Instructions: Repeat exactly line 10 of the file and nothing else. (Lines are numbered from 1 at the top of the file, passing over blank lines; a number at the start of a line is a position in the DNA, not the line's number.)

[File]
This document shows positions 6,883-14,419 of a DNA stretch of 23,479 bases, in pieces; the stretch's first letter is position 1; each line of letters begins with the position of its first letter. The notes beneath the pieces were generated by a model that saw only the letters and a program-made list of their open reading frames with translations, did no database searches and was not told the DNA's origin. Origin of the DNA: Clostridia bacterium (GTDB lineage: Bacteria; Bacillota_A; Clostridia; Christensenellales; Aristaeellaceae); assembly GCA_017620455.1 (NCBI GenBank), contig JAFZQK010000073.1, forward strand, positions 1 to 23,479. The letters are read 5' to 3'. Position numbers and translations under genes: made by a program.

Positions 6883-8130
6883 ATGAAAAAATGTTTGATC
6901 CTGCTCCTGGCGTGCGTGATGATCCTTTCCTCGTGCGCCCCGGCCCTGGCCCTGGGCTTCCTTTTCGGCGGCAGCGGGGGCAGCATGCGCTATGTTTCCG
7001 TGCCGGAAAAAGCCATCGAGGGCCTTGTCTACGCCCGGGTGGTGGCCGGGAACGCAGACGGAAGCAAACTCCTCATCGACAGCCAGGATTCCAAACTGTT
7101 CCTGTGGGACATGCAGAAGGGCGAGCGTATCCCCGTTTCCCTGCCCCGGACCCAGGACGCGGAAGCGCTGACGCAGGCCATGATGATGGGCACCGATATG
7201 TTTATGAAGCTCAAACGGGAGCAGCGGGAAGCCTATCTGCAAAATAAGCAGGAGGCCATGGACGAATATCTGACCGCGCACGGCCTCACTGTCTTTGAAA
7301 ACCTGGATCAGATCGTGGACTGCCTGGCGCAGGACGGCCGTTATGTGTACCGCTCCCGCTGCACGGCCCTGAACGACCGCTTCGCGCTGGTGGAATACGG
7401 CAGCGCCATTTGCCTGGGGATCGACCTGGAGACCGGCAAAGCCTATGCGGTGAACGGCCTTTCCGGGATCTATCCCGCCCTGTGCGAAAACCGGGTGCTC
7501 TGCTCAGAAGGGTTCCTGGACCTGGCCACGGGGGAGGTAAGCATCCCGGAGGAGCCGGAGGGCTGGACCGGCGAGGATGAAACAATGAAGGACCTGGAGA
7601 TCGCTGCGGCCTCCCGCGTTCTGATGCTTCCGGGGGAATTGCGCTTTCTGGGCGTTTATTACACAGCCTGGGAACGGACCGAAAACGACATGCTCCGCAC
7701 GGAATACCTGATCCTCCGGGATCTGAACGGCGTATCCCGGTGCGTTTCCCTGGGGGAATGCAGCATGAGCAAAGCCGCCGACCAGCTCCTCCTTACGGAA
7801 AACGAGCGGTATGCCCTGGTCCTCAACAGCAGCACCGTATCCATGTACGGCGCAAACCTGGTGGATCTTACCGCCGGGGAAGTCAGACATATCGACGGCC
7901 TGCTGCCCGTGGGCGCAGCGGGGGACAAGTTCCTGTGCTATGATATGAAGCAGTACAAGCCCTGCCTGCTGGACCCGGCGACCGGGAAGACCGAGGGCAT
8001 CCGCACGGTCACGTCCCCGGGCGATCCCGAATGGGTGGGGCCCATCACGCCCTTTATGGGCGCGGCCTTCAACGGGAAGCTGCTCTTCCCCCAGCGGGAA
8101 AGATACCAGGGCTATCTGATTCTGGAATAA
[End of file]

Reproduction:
7501 TGCTCAGAAGGGTTCCTGGACCTGGCCACGGGGGAGGTAAGCATCCCGGAGGAGCCGGAGGGCTGGACCGGCGAGGATGAAACAATGAAGGACCTGGAGA